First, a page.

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Do you NEED a Glucose Test?? Maybe Not...

Gestational diabetes is a big issue we should be aware of! But does that mean we need universal screening of all pregnant women, and are oral glucose drinks (called “Glucola”) our best – or only – option for testing?

 A few notes to start:

Diabetes or gestational diabetes testing is mostly routine in the U.S. That means that pretty much every pregnant woman is subject to this testing.


The American Diabetes Association presents a list of low risk women who should not need the glucose test.

The word diabetes was decided to be used instead of something sort of less serious like glucose intolerance- so that insurance companies would cover costs. Gestational diabetes is very different from what we know as true diabetes. (For example;Type 1 diabetes is an illness. It’s serious and can be serious in pregnancy.)

The most common method of screening for gestational diabetes in the United States is the 50-gram, 1-hour glucola test, also called the glucose challenge test. This test was first introduced in 1973. To take glucola test, you eat a normal diet beforehand. Then you drink 50 grams of a glucose polymer solution. One hour later, your blood is drawn to measure the glucose level (O’Sullivan, Mahan et al. 1973). If your blood glucose is 130-140 mg/dL or higher, then you have screened positive for gestational diabetes, and you qualify for a follow-up 3-hour oral glucose tolerance test (OGTT) to officially diagnose the condition. The 75-gram and 100-gram OGTTs are the gold-standard for diagnosis of gestational diabetes.

The potential adverse effects are nausea (30%), vomiting, bloating, diarrhea, dizziness (11%), headache (9%), and fatigue (Lamar, Kuehl et al. 1999). The main drawbacks of using this test are the un-pleasant nature of the exam and the cost.

The U.S. Preventative Health Service does not recommend routine screening (2008), citing insufficient evidence for this practice. 

When the researchers compared women who received treatment with GDM to those who received no treatment:

  • There was no statistically significant difference in C-sections
  • The C-section rate was 29% overall
  • Inductions were higher in the treatment group
  • Women treated for GDM had more prenatal visits
  • There were no differences in anxiety, but there was less postpartum depression in the treatment group (1 study)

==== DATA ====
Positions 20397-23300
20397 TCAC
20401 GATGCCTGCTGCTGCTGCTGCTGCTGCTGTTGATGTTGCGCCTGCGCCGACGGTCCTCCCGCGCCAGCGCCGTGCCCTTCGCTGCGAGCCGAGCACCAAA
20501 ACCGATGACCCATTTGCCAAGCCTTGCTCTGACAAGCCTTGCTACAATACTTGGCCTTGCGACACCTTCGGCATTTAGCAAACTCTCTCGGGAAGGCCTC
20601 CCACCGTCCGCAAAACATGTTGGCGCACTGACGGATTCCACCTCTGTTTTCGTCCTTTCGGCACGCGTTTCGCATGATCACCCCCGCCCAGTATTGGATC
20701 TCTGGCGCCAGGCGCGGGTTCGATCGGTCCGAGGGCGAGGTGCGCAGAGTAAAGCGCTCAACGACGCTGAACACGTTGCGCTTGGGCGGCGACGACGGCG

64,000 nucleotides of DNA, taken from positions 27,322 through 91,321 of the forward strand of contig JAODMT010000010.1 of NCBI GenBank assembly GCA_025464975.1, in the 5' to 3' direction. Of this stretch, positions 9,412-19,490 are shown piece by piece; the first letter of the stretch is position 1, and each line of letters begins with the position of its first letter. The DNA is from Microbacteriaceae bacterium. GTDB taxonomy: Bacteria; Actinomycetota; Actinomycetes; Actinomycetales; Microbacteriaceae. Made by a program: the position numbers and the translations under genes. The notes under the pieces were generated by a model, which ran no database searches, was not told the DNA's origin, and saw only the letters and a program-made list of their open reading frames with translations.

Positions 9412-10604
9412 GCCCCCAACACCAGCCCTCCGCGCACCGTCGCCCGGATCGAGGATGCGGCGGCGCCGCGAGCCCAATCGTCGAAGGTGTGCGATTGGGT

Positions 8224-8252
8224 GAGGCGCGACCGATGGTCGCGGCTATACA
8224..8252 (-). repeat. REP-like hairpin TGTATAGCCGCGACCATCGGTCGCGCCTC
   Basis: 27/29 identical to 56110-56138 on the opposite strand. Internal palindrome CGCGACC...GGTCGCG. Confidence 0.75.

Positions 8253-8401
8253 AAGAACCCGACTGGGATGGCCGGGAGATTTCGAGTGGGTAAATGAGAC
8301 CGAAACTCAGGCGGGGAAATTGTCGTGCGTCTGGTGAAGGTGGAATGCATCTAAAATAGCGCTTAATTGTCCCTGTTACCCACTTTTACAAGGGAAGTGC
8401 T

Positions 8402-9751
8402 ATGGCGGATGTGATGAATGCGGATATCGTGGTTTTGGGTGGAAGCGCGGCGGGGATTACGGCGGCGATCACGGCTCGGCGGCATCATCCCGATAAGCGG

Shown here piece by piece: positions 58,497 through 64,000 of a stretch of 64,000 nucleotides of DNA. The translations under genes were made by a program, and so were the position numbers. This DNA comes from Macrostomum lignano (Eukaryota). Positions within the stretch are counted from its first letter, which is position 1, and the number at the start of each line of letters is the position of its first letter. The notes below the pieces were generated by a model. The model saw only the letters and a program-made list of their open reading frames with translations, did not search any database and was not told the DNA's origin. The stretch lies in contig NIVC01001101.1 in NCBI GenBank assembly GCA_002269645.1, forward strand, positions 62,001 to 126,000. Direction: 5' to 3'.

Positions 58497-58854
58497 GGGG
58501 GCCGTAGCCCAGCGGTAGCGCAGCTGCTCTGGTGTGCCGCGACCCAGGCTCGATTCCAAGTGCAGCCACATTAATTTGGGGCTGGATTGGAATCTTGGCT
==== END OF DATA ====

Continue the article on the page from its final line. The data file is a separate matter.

• There were no differences in small for gestational age between groups.
  • There were no differences in NICU admissions between groups.
  • There was no increased risk of neonatal hypoglycemia with treatment


consider other reasonable testing options:


  1. If you are in your first or early second trimester, consider a Hemoglobin A1C test. It is a simple blood test that doesn’t require you to ingest anything prior. While there is no set level that determines gestational diabetes (there are levels for non-pregnancy-related diabetes), done early enough in pregnancy it can determine whether you already had undetected diabetes before even becoming pregnant, and a level of 5.45% may be associated with gestational diabetes, in which case you can make dietary changes and wait until 24-28 weeks gestation, when the glucose challenge and GTT are typically done, and then decide whether to test.
  2. Consider an excellent diet and random glucose testing. This just requires finger stick blood testing which can even be done by you at home, and is a commonly used alternative for women who can’t tolerate the Glucola. However, one test result alone is not enough to diagnose or rule out GDM, so you’ll want to work with your doctor or midwife to come up with a reasonable schedule for testing and assessing your results.
  3. Consider “The Jelly Bean Test.” This test, which has you eat 28 jelly beans, which also provide 50 grams of sugar, has been popular amongst midwives for decades, and now there are GMO-free and naturally-colored brands to choose from. While some data suggests that the results are not entirely as reliable as using the oral glucose test drinks, an article published in a major obstetrics journal states that jelly beans are a reliable alternative that are actually preferred by women and have fewer side effects.
  4. Tell your provider you want to drink organic OJ at 50 grams instead 

I ask you to read and take charge of your birth. Would you consider an alternative? 




Evidenced Based-Read Here